In 2021, we saw one of the best years in terms of Canadian athletic performance. Seven open Canadian records were broken across all disciplines, with some marks cementing themselves in the Canadian record books for many years to come. One month into the new year, we’ve already seen one record go down at the 2022 Houston Half Marathon, as Rory Linkletter broke Jeff Schiebler’s 23-year-old men’s half-marathon record in 61:08. Building off last year’s incredible performances, here are the Canadian records that will likely be broken this year.
Men’s 100m (9.84)
Andre De Grasse has come close to the legendary mark of 9.84 (held jointly by Donovan Bailey and Bruny Surin) on a few occasions throughout his career, but the wind has always been illegal (+2.0/m). His most recent result at the Prefontaine Classic last August was 9.74 seconds, wind-aided by (+2.9). His personal best wind-legal time came on the biggest stage at the 2021 Tokyo Olympics, where he won bronze behind Italy’s Marcell Lamont Jacobs and U.S. sprinter Fred Kerley.
At the 2022 World Championships, De Grasse will return to the same facility and track where he ran a wind-aided 9.74. There are usually three rounds of 100m competition in a world championship event, so odds are, one of the three races will be a legal wind and Canada’s top sprinter can put his name in the record books once again.
Women’s 3,000m steeplechase (9:22.40)
At the beginning of last season, Genevieve Lalonde was the queen of the 3,000m steeplechase in Canada. Although she holds the throne again after briefly losing it to Regan Yee (who won the 2021 Canadian Championships in the event five days before setting the record at Montreal with her performance of 9:27.54), there is incredible depth in the women’s 3,000m steeplechase currently. Lalonde is coming off a career-best season with a personal best in the discipline (9:22.40) and the Canadian XC championship. Alycia Butterworth made her first Olympic team, lowering her personal best down to 9:28.68, and Yee was on fire in 2021.
A name to look out for is Ceili McCabe from Vancouver, B.C. who runs for West Virginia University. McCabe has broken multiple Canadian U23 records and came close to securing a spot on Canada’s Olympic team last summer, with her PB of 9:37.39. The 21-year-old was third at the NCAA Cross Country Championships last year and 6th in the steeplechase.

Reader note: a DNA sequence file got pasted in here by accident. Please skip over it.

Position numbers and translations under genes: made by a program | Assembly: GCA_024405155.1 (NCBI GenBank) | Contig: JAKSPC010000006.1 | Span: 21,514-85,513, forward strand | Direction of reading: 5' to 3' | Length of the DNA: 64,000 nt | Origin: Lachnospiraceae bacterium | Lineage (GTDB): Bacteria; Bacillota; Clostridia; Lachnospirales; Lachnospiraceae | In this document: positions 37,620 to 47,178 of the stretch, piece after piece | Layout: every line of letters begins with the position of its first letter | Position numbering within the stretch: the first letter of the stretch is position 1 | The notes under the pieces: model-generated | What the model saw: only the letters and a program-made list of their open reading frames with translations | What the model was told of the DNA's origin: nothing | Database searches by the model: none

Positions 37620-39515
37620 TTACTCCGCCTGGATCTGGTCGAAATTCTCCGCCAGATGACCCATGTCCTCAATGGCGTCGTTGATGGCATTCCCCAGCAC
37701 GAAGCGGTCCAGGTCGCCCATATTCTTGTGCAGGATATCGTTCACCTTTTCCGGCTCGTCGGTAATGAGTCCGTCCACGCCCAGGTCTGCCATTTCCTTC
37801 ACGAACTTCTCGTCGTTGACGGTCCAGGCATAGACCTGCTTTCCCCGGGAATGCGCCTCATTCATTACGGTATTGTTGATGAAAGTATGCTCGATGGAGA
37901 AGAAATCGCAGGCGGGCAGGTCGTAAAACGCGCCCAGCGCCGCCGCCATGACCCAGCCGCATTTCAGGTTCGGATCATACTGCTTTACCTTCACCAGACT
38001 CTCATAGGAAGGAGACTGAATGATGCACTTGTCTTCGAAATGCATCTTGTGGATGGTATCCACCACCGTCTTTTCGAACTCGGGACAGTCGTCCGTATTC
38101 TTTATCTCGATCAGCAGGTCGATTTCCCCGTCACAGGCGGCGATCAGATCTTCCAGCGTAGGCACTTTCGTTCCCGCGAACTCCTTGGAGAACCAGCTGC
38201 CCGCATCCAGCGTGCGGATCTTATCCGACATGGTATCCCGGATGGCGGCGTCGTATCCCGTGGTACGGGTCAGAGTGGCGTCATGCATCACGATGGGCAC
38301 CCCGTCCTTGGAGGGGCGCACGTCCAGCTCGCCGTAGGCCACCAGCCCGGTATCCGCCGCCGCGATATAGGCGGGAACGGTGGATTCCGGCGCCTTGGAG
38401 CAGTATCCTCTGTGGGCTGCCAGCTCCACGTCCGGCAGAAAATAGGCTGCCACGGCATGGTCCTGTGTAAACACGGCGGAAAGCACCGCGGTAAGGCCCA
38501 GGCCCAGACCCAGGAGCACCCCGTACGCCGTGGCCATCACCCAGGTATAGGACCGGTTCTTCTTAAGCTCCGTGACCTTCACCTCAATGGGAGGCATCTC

If the stars align for these four incredible athletes, we could see another new Canadian women’s steeplechase record.
Men’s marathon (2:09:25)
It took 43 years for the record to fall before Cam Levins made history at the 2018 Toronto Waterfront Marathon. Since then, only one Canadian athlete has run under 2:10: Trevor Hofbauer at the Canadian Marathon Trials in 2019.
Right now, Canadian marathoning is in a good place with six or seven individuals who can run under 2:15 on any given day. Linkletter ran 2:12 last month at the California International Marathon and has his sights set on lowering that time in the fall of 2022. Canada’s Ben Preisner, Justin Kent, Hofbauer and Levins are all still interested in this record, even if their main goal will be to hit the world championship standard time of 2:11:30 this spring.
Women’s 4x400m relay (3:21.21)
The Canadian women’s 4x400m relay team made up of Alicia Brown, Sage Watson, Madeline Price and Kyra Constantine finished just shy of the Canadian record and the podium at the Tokyo Olympic Games (3:21.84). Both Price and Constantine were at their first Olympic Games and will be back with a vengeance at the 2022 World Championships this year, where Canada has a shot at the podium.
Men’s 10K road (28:17)
One of the longest-standing Canadian records to date is Paul McCloy’s 10K road record of 28:17, set in Florida in 1987. Although you don’t often see Canada’s top distance athletes mix it up in a road 10K, there are three or four Canadian athletes that can come close to this 35-year-old mark.
We saw Ben Flanagan, Luc Bruchet and Preisner all come within 30 seconds of this time on a windy fall day in Toronto last October at the Canadian 10K Championships. Canada’s greatest distance runner, Mohammed Ahmed, has not touched road racing yet in his career, but his 10,000m Canadian record of 26:59 hypothetically translates to a sub-28 time on the roads.